Davis Carson, Designer of The Book of Probes
The End of Print (Again): Why David Carson Still Matters
by BUZZ POOLE on JULY 17, 2012
David Carson came to the fore of visual culture in the early 1990s, solidifying his place in 1995 with the publication of The End of Print: The Grafik Design of David Carson. His frenetic lettering and layouts inspired countless designers to push boundaries and break classical rules, qualities that are still prized today. So much so that a new second edition of Carson’s book—which, in 1995, was received by many as a brash polemic—has just been released.
Carson is a member of the graphic design community to be sure, but his admittance was fraught with criticism and rebukes, accusations of ignoring style and demeaning content. In truth, the work featured in the 1995 edition of this monograph represents the worldview of a revolutionary staking his claim before anyone else had decided what side they were on, or had even realized that sides needed taking.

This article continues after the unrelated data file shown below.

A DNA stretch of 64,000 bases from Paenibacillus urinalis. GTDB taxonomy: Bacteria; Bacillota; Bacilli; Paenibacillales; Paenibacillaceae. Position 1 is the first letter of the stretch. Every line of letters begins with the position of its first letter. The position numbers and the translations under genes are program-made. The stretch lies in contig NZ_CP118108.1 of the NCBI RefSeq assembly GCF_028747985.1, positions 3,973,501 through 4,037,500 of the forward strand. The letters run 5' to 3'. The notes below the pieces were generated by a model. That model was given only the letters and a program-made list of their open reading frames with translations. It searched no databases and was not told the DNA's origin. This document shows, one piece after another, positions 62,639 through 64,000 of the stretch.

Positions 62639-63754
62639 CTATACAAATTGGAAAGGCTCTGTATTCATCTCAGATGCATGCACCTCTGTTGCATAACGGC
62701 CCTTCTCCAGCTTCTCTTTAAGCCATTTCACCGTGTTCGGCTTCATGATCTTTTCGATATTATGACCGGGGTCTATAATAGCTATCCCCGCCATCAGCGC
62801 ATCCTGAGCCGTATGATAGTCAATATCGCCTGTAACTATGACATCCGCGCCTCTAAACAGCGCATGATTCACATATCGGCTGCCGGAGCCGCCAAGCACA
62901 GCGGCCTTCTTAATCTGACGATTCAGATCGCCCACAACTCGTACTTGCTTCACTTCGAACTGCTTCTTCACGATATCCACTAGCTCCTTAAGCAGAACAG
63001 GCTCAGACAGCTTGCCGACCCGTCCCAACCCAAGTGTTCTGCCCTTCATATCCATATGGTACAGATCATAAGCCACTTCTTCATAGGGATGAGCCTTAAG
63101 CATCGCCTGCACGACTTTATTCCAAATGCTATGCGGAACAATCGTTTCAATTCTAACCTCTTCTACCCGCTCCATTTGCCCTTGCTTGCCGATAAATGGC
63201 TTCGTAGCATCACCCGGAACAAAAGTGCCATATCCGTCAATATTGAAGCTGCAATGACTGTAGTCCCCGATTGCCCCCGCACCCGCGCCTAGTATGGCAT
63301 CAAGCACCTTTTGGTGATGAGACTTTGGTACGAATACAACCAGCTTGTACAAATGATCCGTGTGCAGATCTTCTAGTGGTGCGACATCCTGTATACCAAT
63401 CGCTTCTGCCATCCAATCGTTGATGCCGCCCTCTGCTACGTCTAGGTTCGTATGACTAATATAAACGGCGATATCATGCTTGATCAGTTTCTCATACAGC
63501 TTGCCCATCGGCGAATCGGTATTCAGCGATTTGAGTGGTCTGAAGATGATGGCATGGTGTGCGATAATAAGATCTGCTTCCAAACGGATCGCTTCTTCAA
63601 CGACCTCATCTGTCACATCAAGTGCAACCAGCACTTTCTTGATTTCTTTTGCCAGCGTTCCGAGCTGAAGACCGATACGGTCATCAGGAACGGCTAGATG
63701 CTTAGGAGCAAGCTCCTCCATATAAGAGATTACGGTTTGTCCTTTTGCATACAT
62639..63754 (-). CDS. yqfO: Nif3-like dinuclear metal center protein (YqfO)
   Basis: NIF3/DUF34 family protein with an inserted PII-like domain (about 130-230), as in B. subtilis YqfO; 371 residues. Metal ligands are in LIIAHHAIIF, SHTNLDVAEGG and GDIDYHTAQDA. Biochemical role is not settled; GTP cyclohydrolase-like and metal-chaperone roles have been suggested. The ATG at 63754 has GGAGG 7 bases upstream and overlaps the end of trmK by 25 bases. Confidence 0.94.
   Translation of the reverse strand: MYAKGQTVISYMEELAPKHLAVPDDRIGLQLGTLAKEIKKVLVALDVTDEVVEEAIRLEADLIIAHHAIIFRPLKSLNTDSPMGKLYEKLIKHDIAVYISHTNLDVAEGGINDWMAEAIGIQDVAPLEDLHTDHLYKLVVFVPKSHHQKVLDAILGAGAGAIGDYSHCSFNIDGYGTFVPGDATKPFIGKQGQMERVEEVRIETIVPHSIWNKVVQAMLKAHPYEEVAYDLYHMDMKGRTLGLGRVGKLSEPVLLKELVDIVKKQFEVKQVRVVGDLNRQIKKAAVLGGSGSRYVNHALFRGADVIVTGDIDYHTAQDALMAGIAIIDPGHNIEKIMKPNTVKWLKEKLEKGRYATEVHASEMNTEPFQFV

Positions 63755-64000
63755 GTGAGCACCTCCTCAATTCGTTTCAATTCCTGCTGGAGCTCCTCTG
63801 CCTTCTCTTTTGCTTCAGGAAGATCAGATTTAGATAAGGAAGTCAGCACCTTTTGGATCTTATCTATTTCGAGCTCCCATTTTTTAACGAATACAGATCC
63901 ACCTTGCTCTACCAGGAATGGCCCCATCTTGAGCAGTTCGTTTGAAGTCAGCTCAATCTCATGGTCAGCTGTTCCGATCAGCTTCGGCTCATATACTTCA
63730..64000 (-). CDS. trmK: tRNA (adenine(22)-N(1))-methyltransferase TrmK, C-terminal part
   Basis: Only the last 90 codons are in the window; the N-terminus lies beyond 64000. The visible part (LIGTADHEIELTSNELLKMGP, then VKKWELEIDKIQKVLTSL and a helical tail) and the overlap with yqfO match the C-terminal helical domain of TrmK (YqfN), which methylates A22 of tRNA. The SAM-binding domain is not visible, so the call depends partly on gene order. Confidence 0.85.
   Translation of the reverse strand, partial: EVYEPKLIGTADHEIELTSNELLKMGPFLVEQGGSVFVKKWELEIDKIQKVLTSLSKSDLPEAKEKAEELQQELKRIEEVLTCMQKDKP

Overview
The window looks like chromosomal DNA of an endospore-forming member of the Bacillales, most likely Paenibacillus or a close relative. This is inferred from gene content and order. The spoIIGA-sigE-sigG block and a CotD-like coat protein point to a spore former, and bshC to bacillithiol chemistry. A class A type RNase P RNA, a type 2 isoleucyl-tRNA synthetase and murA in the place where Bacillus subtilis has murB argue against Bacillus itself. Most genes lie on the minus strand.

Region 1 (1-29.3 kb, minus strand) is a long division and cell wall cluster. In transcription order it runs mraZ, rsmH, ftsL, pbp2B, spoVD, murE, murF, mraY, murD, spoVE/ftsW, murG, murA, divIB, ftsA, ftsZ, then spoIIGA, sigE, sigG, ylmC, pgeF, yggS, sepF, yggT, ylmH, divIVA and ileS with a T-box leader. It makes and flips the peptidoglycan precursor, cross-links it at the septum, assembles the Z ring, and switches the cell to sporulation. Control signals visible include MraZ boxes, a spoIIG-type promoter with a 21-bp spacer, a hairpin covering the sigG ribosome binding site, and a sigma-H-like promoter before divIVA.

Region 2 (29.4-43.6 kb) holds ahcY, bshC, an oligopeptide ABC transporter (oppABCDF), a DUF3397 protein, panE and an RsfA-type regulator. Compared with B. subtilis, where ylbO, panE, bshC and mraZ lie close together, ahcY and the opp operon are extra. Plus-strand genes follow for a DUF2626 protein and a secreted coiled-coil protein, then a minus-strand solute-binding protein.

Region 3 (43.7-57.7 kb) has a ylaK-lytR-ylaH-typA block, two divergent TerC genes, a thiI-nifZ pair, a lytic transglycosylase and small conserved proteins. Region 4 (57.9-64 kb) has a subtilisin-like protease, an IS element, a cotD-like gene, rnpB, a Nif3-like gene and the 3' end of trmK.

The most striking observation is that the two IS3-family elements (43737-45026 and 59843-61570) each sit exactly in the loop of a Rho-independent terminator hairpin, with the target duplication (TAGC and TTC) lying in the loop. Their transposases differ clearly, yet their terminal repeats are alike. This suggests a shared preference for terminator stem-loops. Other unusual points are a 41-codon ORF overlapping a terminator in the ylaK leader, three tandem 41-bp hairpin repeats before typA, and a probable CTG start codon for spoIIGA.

In his introduction to The End of Print, Lewis Blackwell sums up why Carson still matters today: “The work celebrated the resonance of print and its processes, as well as the potential for a more intense visual media.” Helfand’s daughter, two years old in 2000, is a member of the generation that does more of its reading on screens than on pages, instilling a familiarity with “intense visual media” where once there was novelty. The End of Print serves as a threshold between the two eras, showing the way from the print to the digital age in the same way Marshall McLuhan tried to make sense of the electric media age.
The Book of Probes, via Gingko Press
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